When the Bonneville Power Administration starts talking about electric rates, everyone ought get a little nervous.
About 70 percent of the electricity sold by utilities in Washington comes from the BPA, which guarantees consumers will take a hit whenever the federal agency raises prices.
But we'll take a little nervousness over the panic that a meddling Congress could unleash.
Periodically, the cheap energy produced by the federal system of hydroelectric dams in the Northwest proves to be a tempting source of potential new revenue for lawmakers.
Never miss a local story.
An innovative rate plan being proposed by BPA has a chance of holding Congress at bay while limiting the increase in rates that utilities -- and ultimately consumers -- pay for power.
The issue is a bit complicated but important. The outcome will determine how much of the family budget goes to pay the electrical bill.
Not long ago, BPA was predicting a 20 percent jump in rates for the two-year agreements with electric utilities that take effect in October 2011.
Under a revised proposal, the increase is expected to come in at 6 percent to 10 percent. It's not great news, but better by half than what it might have been.
Here's the catch -- it's a gamble.
By the agency's own calculation, there's a 40 percent chance it will have to raise rates again before the two years are up.
BPA -- and by extension, every ratepayer in the Northwest -- has an obligation to pay off debt on our electrical system.
The bill to the U.S. Treasury runs around $800 million a year, and making the payment on time is crucial to keeping a cash-strapped Congress -- or the administration, for that matter -- from targeting BPA.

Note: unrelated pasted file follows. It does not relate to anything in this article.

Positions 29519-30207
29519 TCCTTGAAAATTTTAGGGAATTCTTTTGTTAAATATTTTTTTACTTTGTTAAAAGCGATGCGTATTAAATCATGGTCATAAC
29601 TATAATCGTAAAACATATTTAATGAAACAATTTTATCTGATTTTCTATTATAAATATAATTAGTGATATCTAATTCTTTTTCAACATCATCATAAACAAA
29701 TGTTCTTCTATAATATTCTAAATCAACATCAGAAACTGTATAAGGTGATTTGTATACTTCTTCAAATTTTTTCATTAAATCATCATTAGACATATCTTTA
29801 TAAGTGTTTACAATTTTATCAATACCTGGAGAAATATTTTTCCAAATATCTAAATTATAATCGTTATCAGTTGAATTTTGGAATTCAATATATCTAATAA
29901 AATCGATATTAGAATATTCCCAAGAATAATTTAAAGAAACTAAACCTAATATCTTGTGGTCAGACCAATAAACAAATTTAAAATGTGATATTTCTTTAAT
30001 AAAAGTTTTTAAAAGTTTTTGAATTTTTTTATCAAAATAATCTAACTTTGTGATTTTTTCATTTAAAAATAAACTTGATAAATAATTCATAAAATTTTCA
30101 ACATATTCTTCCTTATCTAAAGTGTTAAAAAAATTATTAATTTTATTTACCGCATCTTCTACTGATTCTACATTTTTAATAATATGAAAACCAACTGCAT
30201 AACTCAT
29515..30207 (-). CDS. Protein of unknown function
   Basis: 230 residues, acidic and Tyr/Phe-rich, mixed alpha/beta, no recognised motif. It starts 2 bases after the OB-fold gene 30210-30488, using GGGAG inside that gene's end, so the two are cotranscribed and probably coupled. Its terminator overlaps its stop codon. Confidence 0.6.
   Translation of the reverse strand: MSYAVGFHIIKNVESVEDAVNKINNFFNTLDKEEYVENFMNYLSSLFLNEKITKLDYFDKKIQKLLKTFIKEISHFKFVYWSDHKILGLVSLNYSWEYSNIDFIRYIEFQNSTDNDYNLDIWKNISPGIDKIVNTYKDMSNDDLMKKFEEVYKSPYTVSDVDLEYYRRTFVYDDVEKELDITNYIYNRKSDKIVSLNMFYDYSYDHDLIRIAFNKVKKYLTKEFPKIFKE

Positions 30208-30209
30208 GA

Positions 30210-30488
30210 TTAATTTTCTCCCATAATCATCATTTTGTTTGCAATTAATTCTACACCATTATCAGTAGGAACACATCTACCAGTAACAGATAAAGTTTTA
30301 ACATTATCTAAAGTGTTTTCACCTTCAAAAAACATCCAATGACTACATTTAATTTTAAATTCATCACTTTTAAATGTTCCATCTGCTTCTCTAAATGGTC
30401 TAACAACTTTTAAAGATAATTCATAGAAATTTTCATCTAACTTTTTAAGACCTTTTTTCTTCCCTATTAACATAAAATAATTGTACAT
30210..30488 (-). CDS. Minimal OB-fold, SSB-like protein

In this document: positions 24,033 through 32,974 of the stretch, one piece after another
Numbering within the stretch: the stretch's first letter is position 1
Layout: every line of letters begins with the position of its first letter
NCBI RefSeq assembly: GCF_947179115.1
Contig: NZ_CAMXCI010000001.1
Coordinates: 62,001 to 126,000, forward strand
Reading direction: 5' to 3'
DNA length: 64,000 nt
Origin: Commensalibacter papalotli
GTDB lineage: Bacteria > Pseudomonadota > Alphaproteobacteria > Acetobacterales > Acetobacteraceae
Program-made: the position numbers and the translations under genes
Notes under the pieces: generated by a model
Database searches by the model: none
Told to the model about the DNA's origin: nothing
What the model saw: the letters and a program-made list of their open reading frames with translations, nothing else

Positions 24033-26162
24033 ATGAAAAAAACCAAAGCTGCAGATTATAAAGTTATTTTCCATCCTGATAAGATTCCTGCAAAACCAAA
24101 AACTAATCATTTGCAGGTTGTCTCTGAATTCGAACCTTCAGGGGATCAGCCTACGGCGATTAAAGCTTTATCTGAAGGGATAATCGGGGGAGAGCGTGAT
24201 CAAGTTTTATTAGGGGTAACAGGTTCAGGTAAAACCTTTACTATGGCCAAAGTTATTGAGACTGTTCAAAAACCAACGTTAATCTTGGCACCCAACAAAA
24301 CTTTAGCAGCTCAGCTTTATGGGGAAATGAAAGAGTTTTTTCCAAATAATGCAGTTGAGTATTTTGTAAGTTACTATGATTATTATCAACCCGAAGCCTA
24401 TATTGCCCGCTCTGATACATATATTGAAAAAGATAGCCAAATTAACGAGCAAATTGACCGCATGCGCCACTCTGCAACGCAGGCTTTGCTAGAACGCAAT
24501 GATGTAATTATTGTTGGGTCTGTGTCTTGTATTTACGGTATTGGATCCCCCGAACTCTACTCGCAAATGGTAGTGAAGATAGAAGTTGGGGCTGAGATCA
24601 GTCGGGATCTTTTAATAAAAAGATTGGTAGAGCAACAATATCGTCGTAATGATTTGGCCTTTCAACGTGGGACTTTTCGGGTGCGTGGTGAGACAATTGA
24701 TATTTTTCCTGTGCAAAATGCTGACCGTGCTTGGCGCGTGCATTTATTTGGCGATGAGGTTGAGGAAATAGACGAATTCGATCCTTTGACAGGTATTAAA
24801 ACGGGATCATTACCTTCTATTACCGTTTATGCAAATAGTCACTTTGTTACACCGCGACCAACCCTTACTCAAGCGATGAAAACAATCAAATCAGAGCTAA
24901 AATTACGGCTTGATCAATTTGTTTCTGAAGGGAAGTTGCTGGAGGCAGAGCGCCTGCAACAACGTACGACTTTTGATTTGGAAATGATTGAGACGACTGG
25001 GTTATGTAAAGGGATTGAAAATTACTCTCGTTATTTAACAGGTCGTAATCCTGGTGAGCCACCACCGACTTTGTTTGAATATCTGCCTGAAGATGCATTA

There will always be lawmakers who would like to turn the Northwest's hydroelectric system into a cash cow, but they will have a hard time gaining traction as long as BPA remains self-sufficient.
That delicate balance could topple in a hurry if the American taxpayer is ever asked to subsidize the Northwest's low-cost power.
BPA has always set rates high enough to provide a cushion even if conditions change for the worse -- a lack of snow to feed the hydroelectric system, for example.
If everything goes well, the agency builds a healthy reserve and even issues rebates on occasion. Under that system, BPA never missed a payment on its federal debt.
But there's not much of a cushion built into the next rate increase, and the odds that revenues will be too low to meet BPA's obligations are greater than ever.
That's possible because BPA figured out a way to make up any shortfall through short-term loans, if necessary.
It would mean another rate increase to pay off the new debt, but the burden would stay in the Northwest and all obligations would be met.
It's a reasonable gamble.
Without those short-term options, BPA estimates it would have to collect about $330 million more per year through rates to provide the same degree of certainty that it could make its annual payment to the Treasury.
That would require an additional rate increase of about 15 percent, on top of the 6 percent to 10 percent increase that is planned.
That's quite a jump in electric rates to build a fund that may never be needed.
In this economy, when most families have seen disposable income shrink or disappear, anything that reduces expenses is welcome.